Bush orders gradual troop cuts

President Bush, defending an unpopular war, ordered gradual reductions in U.S. forces in Iraq on Thursday night and said, “The more successful we are, the more American troops can return home.”

Still, Bush firmly rejected calls to end the war, saying the insurgents who threaten Iraq’s future are a danger to U.S. national security. American troops must stay in the battle, Bush said, and more than 130,000 will remain after the newly ordered withdrawals are completed in July.

“The principle guiding my decisions on troop levels in Iraq is: return on success,” the president said.

Bush said 5,700 U.S. forces would be home by Christmas and that four brigades — at least 21,500 troops — would return by July, along with an undetermined number of support forces. Now at its highest level of the war, the U.S. troop strength stands at 168,000.

With no dramatic change in course, Bush’s decision sets the stage for a fiery political debate in Congress and on the 2008 presidential campaign trail. Democrats said Bush’s modest approach was unacceptable.

Sen. Jack Reed of Rhode Island, a former Army Ranger who delivered the Democratic response, said that “once again, the president failed to provide either a plan to successfully end the war or a convincing rationale to continue it.”

Reed said Democrats would work to “profoundly change our military involvement in Iraq.”

The reductions announced by Bush represented only a slight hastening of the originally scheduled end of the troop increase that Bush announced in January. When the cutbacks are complete, about 132,000 U.S. forces will be in Iraq.

Bush’s speech was the latest turning point in a 4 1/2-year-old war marred by miscalculations, surprises and setbacks.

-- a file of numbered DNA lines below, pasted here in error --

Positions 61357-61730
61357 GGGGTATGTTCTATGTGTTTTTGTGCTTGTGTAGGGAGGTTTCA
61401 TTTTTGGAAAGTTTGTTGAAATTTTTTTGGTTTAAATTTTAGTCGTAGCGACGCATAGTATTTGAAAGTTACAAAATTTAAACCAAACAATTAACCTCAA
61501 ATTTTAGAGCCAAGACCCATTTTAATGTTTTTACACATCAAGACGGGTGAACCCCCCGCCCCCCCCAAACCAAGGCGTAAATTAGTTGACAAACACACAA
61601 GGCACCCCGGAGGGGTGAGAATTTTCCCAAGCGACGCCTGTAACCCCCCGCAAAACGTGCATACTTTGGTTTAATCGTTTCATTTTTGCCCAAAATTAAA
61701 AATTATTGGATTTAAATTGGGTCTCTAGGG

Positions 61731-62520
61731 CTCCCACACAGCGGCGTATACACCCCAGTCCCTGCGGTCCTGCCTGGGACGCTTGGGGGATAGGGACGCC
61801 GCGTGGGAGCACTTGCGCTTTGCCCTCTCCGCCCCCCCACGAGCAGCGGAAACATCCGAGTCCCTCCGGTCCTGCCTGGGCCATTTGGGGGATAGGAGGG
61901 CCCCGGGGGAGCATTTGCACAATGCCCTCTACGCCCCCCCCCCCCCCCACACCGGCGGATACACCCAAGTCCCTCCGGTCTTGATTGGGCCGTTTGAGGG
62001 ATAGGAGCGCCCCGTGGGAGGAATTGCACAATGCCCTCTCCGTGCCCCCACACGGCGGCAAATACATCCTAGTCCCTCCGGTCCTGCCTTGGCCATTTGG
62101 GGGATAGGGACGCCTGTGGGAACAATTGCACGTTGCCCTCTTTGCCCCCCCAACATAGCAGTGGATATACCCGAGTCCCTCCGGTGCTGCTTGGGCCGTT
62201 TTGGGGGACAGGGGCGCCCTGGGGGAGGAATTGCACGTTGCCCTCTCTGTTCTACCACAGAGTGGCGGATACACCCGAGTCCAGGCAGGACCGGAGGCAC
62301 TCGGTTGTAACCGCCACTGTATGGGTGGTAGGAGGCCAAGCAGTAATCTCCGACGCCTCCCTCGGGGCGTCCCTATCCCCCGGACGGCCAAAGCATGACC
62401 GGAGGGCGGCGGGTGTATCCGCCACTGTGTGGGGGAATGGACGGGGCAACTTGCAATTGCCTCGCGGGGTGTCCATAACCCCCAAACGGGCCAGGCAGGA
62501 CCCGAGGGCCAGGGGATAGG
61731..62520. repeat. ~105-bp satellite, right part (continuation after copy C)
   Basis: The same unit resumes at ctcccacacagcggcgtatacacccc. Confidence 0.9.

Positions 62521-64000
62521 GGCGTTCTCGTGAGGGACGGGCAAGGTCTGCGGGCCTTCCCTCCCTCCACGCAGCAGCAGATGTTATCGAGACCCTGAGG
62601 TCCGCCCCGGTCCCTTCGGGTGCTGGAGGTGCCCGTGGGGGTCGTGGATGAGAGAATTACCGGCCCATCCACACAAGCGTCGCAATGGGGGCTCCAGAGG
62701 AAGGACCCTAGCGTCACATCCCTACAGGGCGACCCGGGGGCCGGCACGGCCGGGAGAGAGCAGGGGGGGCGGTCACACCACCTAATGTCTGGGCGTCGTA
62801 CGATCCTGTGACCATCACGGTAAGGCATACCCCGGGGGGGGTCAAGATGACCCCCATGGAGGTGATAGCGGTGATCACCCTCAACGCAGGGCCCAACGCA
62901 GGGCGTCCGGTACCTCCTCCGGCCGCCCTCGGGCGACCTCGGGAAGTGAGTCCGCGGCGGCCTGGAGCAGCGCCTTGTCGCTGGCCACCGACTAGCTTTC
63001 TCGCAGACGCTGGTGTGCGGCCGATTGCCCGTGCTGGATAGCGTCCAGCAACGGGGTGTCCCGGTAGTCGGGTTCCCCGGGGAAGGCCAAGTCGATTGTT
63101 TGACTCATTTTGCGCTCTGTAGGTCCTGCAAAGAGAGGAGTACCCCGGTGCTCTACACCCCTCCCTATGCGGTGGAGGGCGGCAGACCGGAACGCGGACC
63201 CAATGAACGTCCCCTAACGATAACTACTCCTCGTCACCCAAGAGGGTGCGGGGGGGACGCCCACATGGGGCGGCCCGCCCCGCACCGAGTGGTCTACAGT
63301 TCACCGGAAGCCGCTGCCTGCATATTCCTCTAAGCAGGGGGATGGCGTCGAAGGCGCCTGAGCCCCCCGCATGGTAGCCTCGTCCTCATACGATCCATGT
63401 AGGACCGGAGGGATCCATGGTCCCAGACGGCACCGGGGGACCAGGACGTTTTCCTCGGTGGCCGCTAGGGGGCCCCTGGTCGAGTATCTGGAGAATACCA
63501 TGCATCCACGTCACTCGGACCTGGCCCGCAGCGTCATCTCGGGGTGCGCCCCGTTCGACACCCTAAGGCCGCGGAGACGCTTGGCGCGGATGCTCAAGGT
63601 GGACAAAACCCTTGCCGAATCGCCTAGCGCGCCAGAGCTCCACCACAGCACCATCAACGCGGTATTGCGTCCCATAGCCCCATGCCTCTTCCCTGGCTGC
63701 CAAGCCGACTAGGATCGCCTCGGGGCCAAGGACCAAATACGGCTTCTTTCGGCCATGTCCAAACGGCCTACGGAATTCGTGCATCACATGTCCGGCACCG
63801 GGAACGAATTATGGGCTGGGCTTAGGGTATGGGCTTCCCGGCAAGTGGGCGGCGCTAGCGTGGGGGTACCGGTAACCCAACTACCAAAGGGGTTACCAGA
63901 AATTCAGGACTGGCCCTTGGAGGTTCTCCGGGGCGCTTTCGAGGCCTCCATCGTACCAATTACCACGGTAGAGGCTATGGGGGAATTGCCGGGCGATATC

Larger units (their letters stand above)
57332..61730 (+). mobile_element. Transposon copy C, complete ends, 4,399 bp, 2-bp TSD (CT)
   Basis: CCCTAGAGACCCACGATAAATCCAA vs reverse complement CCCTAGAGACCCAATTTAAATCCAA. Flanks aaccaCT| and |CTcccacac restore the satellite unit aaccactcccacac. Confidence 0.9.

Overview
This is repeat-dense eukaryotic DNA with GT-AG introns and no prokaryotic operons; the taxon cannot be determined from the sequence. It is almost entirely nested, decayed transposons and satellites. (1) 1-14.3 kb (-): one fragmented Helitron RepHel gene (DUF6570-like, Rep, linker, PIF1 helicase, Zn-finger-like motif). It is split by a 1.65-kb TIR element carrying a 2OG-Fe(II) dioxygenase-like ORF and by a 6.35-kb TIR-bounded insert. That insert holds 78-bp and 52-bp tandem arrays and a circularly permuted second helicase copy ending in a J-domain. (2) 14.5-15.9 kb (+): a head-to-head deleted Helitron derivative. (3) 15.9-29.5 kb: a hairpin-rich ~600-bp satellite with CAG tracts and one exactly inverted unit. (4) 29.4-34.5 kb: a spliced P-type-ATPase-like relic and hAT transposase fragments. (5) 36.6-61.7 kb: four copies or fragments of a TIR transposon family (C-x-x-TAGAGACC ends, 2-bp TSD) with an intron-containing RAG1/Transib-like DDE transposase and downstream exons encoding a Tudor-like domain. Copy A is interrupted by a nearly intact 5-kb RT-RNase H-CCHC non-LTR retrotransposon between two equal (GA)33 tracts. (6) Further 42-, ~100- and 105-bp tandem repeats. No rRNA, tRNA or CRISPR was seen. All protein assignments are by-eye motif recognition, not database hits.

Almost since the fall of Baghdad, in April 2003, U.S. commanders and administration officials in Washington mistakenly believed they were on track to winding down U.S. involvement and handing off to the Iraqis. Instead, the insurgency intervened and the reality of a country in chaos conspired to deepen the U.S. commitment.

Bush said the U.S. engagement in Iraq will stretch beyond his presidency, requiring military, financial and political support from Washington. He said Iraqi leaders “have asked for an enduring relationship with America.

“And we are ready to begin building that relationship in a way that protects our interests in the region and requires many fewer American troops.”

Bush described the withdrawals, and the U.S. forces still fighting in Iraq, as a compromise on which war supporters and opponents could agree.

“The way forward I have described tonight makes it possible, for the first time in years, for people who have been on opposite sides of this difficult debate to come together,” Bush said.

That appeared highly unlikely, however, based on the reaction of Democratic leaders who want deadlines for withdrawals.

“The American people long ago lost faith in the president’s leadership of the war in Iraq because his rhetoric has never matched the reality on the ground,” said House Speaker Nancy Pelosi, D-Calif. “The choice is between a Democratic plan for responsible redeployment and the president’s plan for an endless war in Iraq.”

Majority Democrats in Congress are unable to muster enough votes to force an end to the war. So they are hoping to win Republican support with legislation to limit the mission of U.S. forces to training Iraq’s military and police, protecting U.S. assets and fighting terrorists.

Addressing America’s frustration with the protracted war, the president said, “Some say the gains we are making in Iraq come too late. They are mistaken. It is never too late to deal a blow to al-Qaida. It is never too late to advance freedom. And it is never too late to support our troops in a fight they can win.”

“Whatever political party you belong to, whatever your position on Iraq, we should be able to agree that America has a vital interest in preventing chaos and providing hope in the Middle East,” the president said.

He added, “Let us come together on a policy of strength in the Middle East.”

In his speech, Bush acknowledged that Iraq’s government has failed to meet goals for political reconciliation and security. “In my meetings with Iraqi leaders,” he said, “I have made it clear that they must.”

A White House report, to be released Friday, will document the failures of the Iraqi government.